First, the SEC will focus more closely on reviewing firms' cybersecurity policies and procedures, governance practices, and incident response plans to ensure they are "reasonably designed" to safeguard customer records and information. Second, the SEC is zeroing in on third-party vendor cyber risks, including registrants' processes for understanding the security practices of their third-party products and services. In doing so, the SEC will also focus on unauthorized third-party providers, especially when migrating client information. 

These expanding cyber exam priorities come at a time when the SEC is already pursuing broader policy-level efforts to establish enhanced cybersecurity expectations and requirements of registrants. For example, Cyber Rule 206(4)-9, initially proposed in February 2022, is expected to be finalized in April 2023. This Rule will set unprecedented formal cybersecurity risk management requirements for investment advisers and private funds, including expectations for firms' cybersecurity policies and procedures, reporting and testing of firms' cyber programs, alerting of cybersecurity incidents, and disclosing cyber risks and incidents to investors. To learn more about the proposed rules, view our information sheet here.  

While preparing to meet the expanding 2023 information security SEC exam priorities, firms should consider doing the following:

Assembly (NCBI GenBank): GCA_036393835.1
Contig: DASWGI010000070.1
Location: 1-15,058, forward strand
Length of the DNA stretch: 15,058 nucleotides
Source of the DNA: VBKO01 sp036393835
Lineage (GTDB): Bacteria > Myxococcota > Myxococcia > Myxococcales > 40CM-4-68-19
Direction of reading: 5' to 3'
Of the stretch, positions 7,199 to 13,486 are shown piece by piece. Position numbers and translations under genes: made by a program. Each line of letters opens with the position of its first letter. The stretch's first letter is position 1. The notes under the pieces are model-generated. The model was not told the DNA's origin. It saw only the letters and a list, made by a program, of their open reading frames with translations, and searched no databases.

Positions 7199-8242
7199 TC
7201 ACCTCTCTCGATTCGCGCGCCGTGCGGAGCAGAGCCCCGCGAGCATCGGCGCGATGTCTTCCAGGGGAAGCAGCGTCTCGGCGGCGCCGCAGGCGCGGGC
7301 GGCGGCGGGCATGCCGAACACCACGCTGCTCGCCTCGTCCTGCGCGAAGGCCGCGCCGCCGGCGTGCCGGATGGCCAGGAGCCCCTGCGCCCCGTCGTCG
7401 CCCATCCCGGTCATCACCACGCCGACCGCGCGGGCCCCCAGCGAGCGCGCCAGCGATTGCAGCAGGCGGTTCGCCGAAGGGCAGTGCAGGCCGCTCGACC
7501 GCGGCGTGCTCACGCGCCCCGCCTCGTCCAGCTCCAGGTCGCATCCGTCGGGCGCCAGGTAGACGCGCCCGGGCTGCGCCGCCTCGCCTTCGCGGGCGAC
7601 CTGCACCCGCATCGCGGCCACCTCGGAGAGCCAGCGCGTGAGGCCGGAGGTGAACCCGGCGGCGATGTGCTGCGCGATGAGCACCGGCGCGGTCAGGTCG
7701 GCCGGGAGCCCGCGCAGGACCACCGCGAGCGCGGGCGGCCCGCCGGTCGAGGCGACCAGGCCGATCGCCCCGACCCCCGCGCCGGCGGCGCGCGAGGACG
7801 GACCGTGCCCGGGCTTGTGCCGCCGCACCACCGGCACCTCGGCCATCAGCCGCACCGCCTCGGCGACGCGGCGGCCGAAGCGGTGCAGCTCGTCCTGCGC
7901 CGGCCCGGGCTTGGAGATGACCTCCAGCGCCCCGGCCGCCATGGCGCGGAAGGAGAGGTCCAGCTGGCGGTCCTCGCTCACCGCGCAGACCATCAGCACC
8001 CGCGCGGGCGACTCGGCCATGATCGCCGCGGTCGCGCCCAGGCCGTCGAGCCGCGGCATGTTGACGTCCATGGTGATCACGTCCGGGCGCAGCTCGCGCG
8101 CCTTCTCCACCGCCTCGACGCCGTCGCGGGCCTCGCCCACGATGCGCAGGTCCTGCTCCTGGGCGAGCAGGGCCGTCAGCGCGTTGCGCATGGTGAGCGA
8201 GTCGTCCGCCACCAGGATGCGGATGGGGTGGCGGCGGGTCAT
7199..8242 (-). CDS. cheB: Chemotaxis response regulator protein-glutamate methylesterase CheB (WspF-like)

• Review and establish data transfer and information security third-party risk management policies and procedures, including the monitoring of said activities  
  • Test incident response plans and backups  
  • Conduct a risk assessment to identify gaps that could put investor data and assets at risk 
  • Implement ransomware mitigation controls, including multi-factor authentication (MFA), endpoint protection, and email security controls  
  • Train end-users on cybersecurity best practices and how to detect and report a potential cyber incident  

Crypto Assets and Emerging Financial Technology 

The SEC continues to be concerned about crypto-assets and the new technologies changing the delivery of investment management services. Accordingly, advisers offering crypto or crypto-related assets, be prepared to provide that you have met your standard of care in recommending such investments and that your compliance, disclosure, and risk management practices address such assets.